KPMG assess the implications of the Autumn Budget 2018 on the Healthcare sector.
At the time of year that the headlines are focused on winter pressures, it was good to hear the commitment to mental health which has been a poor relation for a long time. Investing in a mental health crisis centre and providing mental health support in A&Es could go a long way to creating the proactive sustainable systems the NHS needs to transform itself into providing care at the point of need; instead of reacting when it’s too late.
Likewise the additional funding for social care is extremely welcome – local authorities’ financial positions have been deteriorating at a pace for a long time, with many having to eat in to reserves.
However the biggest questions perhaps remain – those of workforce and technology. There are huge gaps in the NHS workforce as well as funding to bridge skill set gaps and training needs. This is particularly relevant as the NHS has also previously committed to significant spend on new technology. To make this investment, along with the Budget’s announcement worthwhile, a radical reform is needed to the way change is implemented within the NHS; with areas like technology and social care for both the young and the old to be considered in conjunction instead of in silo as separate problems.
Increase to NHS Budget
Increased spending on mental health care
Increased spending on social care
However, in terms of any announcements of reforms or changes in relation to tax or pensions, there was little of significant benefit to the Health sector.
Looking at the announcements of reforms or changes in relation to tax and pensions:
On the face of it the Budget was a quiet one for the pensions industry. However for organisations participating in public service pension schemes it is of more relevance.
Firstly, the possibility of a change in pensions tax relief was well trailed, but did come through on this occasion. Given that around 75% of the tax savings would have come from extending the Annual Allowance to more public servants, many of whom work for the NHS, the wider consequences may have been problematic. However, this is a change waiting to happen and in the meantime the Annual and Lifetime allowances continue to impact more members of public service pension schemes.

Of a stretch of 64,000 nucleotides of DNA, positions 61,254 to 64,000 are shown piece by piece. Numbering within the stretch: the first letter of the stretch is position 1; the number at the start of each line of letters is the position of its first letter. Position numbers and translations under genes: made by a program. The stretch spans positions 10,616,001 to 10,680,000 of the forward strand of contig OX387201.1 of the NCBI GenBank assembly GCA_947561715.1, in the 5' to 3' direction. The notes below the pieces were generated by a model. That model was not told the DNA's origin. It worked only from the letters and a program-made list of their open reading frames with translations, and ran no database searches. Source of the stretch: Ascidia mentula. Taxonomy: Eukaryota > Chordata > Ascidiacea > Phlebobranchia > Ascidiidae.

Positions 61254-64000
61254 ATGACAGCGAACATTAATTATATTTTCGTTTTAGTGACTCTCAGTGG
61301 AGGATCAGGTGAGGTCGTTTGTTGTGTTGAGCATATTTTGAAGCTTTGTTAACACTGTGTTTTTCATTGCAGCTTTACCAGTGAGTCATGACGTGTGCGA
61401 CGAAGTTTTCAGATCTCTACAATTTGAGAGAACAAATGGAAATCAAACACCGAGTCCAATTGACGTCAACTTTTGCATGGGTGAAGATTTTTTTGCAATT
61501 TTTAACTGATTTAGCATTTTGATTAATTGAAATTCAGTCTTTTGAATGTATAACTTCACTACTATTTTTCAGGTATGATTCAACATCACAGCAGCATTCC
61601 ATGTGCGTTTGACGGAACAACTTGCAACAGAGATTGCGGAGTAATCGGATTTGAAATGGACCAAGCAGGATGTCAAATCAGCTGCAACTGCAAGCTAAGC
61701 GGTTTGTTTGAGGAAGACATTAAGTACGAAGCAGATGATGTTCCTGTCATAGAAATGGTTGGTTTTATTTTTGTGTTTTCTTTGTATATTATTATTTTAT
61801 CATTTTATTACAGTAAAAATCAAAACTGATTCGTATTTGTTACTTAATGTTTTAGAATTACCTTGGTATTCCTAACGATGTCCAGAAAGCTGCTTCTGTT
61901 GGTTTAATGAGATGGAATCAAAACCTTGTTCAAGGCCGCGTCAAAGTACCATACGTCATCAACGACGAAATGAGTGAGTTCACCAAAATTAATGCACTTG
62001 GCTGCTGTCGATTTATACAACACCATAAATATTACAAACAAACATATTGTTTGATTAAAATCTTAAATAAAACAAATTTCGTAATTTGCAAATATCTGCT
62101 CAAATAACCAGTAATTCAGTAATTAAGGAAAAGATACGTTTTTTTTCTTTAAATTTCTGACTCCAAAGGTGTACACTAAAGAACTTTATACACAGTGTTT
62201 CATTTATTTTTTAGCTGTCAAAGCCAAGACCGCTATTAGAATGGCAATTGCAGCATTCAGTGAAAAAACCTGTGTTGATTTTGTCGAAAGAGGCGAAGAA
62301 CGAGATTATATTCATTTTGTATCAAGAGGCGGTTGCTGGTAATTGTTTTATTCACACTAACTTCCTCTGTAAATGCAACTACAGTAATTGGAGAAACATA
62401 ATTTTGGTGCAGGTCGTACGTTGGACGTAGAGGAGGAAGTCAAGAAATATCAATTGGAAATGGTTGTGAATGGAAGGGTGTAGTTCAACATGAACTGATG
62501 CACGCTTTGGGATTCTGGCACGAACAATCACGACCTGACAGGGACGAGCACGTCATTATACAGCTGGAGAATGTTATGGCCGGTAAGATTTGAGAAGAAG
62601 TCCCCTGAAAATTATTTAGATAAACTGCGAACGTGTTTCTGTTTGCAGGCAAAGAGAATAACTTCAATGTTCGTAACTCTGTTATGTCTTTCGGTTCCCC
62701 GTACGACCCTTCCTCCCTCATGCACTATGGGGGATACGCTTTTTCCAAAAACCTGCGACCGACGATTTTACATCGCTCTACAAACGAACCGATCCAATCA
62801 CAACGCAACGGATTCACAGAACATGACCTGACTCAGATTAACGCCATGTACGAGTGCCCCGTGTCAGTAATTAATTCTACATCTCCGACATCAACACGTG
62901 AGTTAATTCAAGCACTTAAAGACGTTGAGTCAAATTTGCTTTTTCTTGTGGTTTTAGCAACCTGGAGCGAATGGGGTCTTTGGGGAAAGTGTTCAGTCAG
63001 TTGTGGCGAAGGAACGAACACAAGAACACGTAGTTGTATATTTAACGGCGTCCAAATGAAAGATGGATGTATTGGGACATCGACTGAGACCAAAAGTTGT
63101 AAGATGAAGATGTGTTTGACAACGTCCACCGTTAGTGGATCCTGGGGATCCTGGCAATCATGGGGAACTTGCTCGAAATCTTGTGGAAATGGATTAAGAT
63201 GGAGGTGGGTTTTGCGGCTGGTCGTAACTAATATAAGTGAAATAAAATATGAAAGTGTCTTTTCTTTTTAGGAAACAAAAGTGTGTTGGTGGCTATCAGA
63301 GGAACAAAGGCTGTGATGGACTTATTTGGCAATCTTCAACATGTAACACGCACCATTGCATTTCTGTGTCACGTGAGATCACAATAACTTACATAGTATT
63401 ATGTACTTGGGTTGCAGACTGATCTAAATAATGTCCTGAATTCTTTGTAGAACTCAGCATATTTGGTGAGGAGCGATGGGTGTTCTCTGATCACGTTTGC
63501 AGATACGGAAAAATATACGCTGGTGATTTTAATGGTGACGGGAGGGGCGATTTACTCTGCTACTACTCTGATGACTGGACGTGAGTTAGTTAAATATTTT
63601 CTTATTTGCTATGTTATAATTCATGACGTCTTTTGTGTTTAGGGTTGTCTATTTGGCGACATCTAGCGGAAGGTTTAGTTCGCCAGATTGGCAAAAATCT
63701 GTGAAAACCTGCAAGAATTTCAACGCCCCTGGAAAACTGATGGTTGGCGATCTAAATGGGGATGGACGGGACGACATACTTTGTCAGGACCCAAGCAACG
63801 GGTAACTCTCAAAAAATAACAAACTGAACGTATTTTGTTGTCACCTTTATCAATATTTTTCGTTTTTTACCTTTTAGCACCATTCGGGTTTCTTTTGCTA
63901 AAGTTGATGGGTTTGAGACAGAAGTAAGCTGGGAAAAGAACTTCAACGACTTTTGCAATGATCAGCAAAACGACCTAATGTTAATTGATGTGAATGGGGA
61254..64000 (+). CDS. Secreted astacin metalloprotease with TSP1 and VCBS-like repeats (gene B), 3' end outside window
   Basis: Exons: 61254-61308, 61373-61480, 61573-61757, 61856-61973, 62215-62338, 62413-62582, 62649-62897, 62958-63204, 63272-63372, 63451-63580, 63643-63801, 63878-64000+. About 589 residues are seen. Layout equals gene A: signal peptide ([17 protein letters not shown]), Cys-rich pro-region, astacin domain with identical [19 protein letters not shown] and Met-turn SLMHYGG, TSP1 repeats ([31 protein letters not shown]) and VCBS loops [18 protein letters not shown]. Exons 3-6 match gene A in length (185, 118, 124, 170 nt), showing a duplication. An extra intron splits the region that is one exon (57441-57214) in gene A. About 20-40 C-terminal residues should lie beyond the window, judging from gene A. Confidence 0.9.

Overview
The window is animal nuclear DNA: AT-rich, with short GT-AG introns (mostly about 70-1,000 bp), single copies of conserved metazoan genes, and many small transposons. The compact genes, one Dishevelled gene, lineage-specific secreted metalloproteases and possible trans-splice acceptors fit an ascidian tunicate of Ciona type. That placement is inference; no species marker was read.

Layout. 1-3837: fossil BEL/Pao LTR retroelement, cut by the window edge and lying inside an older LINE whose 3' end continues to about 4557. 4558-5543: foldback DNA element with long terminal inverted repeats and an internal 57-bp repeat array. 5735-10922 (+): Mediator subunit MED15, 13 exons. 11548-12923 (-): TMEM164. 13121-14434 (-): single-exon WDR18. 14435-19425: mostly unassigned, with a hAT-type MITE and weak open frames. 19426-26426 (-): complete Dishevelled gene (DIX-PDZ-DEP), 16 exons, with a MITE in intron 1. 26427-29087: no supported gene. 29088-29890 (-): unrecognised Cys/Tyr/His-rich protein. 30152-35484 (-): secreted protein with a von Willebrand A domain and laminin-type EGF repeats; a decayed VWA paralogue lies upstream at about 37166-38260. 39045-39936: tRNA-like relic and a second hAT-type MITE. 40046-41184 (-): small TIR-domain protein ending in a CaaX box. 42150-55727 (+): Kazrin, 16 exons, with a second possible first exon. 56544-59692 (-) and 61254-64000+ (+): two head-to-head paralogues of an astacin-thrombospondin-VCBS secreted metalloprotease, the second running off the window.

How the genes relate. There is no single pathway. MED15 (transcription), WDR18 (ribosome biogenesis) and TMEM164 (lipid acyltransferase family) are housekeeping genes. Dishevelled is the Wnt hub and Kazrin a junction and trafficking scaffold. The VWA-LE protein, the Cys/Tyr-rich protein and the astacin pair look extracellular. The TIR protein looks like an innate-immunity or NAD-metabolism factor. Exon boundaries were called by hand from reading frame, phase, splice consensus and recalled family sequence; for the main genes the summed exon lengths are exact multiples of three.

Secondly, in the detail of the Budget is confirmation that the Treasury’s discount rate used for valuing the unfunded public service pension schemes will reduce to CPI + 2.4% (from CPI + 3.0). The change in the discount rate means that the employer contribution rates are due to increase significantly (e.g. 7% of pay for the Teachers’ Pension Scheme). For post-92 universities, FE Colleges and independent schools in particular this is a very significant change as there will be no financial support provided by the Treasury. Other employers are being subsidised to some extent in 2019/20 with future years being part of the spending review settlement. The NHS on the other hand is getting full support for 5 years, meaning that in effect, this move is raising funds for the benefit of the NHS.
Finally, other more minor mentions for pensions include:
Pensions dashboards – There will be some additional funding and a consultation later this year on detailed design. It will be a challenge to include public service pension schemes in this exercise and this is something to be monitored.
Lifetime Allowance – This is to rise in line with formula to £1,055,000 for tax year 2019/20.
Cold calling – This consultation response confirms that the Government will proceed with regulations and guidance quickly.
DC charge cap – The Government to consult in 2019 on the function of the charge cap to ensure it does not unduly restrict use of performance fees.
Investment – The FCA is to consult by the end of 2018 on updating the permitted links framework to allow unit-linked pension funds to invest in an appropriate range of patient capital assets (including innovative companies and infrastructure).
Self-employed – There will be a Government paper this winter on its approach to boosting pensions saving.
Corporation tax is not, of course, a significant issue across the Health sector, as NHS bodies and Foundation Trusts are not within the charge to corporation tax. However, there are some changes that may be relevant to Trust’s commercial vehicles such as subsidiaries.
In terms of capital allowances for subsidiaries with substantial capital assets, the announced changes could be important. These include:
Where non-charitable entities have significant capital losses, the proposed restriction from April 2020 of the offset of such losses to 50% of annual capital gains (to bring them in line with the treatment of income losses) may be an important consideration.